PARTOUCHE PLANTS A SEED by

PARTOUCHE PLANTS A SEED

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KIRKUS REVIEW

Partouche is pink and plump as a French pig should be. His story is drawn in heavily sketched black lines filled with the lightest of colors. Partouche's small adventure starts well. He is pig-headed. He insists on planting a seed of corn to make a garden of his own in the most inappropriate places around a railroad yard. He thinks he's outsmarting the woman who owns him, Madame Gounard. The youngest readers will give in readily to the artfully induced sense of reader superiority and think Partouche is quite funny as he resists the sweet reason of his friend Raymond, the fieldmouse, whose planting advice he always ignores. Finally, the much-moved cornstalk halts a train and produces a crisis amongst the authorities. Partouche at last heeds Raymond and sneaks the corn into Madame's garden while the officials continue to dispute. (Start of French stereotype, end of Partouche's appeal.) It peters out, as so many others end--Madame, Partouche and mouse have a picnic together and eat the corn. Ragout de porc storytelling; filet mignon illustrations.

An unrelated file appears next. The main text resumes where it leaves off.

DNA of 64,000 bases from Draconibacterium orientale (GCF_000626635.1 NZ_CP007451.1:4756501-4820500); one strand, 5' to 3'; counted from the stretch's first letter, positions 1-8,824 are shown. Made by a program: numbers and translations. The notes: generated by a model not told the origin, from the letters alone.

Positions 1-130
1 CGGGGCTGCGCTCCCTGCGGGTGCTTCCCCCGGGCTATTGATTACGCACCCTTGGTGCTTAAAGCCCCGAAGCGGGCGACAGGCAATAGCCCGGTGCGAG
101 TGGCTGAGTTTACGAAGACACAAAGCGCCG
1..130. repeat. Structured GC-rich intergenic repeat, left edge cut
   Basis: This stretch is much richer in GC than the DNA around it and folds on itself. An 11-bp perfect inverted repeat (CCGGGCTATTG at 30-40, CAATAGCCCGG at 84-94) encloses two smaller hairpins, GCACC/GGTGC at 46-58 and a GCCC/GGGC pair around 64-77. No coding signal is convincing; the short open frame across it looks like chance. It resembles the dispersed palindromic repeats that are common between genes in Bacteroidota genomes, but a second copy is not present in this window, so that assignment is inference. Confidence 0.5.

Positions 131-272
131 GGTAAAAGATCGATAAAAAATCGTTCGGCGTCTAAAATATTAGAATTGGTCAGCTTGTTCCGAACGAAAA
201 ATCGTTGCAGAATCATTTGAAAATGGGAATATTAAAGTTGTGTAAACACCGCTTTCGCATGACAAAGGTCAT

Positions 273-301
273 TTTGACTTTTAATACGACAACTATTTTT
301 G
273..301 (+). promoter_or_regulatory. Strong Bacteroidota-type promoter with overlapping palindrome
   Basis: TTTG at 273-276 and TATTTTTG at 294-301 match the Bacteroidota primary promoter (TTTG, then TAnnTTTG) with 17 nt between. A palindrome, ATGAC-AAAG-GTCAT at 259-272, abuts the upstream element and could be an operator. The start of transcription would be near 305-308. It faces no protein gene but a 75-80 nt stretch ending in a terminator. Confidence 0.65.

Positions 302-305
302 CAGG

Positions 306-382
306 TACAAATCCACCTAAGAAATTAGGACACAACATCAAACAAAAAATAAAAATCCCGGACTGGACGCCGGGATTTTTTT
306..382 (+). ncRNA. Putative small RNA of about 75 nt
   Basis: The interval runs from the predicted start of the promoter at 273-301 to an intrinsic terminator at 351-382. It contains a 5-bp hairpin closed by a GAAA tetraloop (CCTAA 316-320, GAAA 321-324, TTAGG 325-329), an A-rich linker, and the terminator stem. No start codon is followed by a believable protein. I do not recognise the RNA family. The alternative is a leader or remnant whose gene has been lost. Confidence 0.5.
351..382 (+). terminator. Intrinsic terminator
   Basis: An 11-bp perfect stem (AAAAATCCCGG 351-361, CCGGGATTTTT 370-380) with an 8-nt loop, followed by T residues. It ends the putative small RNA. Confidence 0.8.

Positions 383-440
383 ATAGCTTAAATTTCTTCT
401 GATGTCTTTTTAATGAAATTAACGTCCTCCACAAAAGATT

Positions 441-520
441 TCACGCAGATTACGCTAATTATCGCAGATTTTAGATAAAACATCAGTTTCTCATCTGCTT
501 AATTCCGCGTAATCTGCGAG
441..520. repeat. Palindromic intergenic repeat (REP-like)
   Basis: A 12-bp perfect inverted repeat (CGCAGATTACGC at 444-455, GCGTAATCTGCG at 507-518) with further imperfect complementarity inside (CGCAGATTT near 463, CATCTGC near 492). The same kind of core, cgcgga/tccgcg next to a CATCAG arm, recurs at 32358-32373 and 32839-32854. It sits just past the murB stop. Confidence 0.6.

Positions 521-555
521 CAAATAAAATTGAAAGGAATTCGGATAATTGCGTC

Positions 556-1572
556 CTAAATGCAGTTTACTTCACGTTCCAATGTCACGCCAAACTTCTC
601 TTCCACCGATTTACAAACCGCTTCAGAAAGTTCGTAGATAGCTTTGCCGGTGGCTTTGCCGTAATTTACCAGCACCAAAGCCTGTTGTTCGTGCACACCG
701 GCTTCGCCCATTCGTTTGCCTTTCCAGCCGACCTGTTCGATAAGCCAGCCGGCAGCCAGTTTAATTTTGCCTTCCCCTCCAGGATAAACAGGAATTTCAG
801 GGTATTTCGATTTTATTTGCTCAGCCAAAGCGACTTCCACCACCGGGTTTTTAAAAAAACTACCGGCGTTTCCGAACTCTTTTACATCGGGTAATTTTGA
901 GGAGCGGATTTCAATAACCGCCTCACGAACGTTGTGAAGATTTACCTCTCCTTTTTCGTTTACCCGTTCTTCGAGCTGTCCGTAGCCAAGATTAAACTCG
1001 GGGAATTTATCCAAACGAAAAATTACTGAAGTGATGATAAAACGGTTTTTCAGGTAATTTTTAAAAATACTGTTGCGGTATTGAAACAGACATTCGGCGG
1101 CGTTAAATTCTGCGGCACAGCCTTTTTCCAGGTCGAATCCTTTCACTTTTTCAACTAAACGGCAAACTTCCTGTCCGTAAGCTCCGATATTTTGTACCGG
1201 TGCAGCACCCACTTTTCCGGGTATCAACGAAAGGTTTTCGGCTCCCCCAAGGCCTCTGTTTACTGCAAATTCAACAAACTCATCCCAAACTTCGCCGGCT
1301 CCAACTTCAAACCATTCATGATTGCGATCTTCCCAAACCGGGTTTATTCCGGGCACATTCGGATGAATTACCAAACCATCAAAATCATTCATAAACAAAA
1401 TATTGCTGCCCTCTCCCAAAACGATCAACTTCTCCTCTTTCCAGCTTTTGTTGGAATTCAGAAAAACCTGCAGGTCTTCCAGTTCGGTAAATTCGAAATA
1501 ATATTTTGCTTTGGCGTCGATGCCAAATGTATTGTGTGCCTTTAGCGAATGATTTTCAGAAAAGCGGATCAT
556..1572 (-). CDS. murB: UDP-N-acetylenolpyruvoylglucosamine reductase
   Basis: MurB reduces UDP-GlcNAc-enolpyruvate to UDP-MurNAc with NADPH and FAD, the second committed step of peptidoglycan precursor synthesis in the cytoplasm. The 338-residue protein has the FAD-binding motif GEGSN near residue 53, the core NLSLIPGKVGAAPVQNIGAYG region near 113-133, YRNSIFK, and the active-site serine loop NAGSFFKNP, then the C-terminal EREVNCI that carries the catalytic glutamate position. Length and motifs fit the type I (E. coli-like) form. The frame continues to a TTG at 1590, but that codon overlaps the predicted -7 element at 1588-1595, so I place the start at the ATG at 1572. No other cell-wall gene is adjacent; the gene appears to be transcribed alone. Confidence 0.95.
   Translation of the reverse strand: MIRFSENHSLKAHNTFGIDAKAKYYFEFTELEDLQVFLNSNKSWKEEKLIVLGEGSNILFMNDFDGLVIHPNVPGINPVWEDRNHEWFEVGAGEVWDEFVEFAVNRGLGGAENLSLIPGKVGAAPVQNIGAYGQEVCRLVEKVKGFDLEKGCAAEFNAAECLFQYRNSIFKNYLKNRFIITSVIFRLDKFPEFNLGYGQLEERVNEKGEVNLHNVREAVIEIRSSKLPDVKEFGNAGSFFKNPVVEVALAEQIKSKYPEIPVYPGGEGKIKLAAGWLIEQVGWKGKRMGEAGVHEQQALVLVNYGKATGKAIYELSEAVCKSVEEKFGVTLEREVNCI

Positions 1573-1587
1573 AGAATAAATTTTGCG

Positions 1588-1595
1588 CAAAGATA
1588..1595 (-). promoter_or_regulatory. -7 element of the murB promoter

Pub Date: Aug. 17th, 1966
Publisher: Harper & Row